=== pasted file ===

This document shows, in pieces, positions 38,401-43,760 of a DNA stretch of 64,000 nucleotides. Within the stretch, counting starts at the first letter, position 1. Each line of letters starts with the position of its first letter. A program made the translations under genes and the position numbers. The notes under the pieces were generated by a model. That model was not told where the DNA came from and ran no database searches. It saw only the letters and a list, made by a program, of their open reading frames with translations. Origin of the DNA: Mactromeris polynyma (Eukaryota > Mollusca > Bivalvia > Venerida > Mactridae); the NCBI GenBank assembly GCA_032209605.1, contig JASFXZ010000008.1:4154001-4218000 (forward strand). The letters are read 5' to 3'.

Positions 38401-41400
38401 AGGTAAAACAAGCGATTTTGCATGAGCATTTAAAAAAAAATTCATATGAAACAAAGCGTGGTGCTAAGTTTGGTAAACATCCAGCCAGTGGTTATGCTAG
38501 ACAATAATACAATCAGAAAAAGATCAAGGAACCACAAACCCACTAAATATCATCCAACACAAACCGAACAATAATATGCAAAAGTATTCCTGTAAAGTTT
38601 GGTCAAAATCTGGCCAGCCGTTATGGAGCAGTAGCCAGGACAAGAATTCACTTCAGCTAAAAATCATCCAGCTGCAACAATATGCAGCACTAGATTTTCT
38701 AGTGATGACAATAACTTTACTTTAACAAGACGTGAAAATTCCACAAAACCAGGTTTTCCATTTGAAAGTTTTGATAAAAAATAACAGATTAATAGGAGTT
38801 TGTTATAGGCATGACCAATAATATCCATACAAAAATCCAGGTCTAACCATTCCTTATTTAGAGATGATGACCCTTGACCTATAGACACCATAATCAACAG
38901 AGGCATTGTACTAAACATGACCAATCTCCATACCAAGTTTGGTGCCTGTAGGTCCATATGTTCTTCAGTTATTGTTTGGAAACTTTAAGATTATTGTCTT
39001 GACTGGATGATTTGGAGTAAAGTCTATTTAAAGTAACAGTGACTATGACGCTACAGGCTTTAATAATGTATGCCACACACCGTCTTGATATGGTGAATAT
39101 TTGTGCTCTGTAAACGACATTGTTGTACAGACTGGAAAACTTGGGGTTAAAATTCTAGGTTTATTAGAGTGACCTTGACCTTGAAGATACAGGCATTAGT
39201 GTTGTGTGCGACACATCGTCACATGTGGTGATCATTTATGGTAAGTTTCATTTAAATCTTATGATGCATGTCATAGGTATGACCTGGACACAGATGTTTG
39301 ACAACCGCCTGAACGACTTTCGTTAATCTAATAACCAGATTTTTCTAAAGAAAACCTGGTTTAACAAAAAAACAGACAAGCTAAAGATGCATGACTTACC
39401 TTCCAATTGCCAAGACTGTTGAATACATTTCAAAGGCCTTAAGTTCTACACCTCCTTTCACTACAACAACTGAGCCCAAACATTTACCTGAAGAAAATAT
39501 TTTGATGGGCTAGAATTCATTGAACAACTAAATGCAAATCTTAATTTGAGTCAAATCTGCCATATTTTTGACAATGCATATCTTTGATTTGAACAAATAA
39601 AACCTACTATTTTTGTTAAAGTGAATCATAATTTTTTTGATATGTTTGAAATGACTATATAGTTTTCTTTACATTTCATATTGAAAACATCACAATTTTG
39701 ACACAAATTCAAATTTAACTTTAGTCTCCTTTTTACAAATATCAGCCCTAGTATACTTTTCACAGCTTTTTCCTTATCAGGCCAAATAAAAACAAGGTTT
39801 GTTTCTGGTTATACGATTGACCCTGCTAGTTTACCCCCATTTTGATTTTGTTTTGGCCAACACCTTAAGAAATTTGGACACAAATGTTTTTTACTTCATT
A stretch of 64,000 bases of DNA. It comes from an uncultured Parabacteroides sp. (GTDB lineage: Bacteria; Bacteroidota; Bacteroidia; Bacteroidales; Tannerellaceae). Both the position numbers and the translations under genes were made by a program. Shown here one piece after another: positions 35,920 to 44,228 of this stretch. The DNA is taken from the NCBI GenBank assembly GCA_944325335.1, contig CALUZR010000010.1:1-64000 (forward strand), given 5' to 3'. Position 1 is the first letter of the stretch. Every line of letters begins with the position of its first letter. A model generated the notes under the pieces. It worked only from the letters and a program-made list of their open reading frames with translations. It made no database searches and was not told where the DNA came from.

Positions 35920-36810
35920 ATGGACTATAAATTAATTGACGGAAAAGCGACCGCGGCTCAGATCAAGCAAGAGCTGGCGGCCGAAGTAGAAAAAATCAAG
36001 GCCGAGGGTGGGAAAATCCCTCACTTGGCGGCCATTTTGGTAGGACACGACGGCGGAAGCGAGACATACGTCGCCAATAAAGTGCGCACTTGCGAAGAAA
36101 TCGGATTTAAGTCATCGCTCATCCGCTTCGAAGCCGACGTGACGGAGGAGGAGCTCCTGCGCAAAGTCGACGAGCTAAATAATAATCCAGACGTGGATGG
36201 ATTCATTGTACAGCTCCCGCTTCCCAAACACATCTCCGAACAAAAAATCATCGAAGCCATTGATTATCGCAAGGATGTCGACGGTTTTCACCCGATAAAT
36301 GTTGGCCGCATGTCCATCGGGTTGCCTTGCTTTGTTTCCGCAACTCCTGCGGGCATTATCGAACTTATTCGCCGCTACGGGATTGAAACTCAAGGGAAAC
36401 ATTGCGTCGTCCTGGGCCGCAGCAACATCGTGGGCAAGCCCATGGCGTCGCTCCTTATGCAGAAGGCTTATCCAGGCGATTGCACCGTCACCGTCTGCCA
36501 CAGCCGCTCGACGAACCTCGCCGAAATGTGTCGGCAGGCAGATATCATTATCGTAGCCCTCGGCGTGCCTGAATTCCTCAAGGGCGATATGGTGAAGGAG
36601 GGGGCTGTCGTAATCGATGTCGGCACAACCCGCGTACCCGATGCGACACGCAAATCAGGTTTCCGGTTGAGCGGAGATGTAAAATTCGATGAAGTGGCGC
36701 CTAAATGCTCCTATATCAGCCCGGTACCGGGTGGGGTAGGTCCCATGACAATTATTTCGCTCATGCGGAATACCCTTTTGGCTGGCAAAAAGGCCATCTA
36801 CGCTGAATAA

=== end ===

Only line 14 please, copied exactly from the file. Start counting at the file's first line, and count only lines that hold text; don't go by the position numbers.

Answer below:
39501 TTTGATGGGCTAGAATTCATTGAACAACTAAATGCAAATCTTAATTTGAGTCAAATCTGCCATATTTTTGACAATGCATATCTTTGATTTGAACAAATAA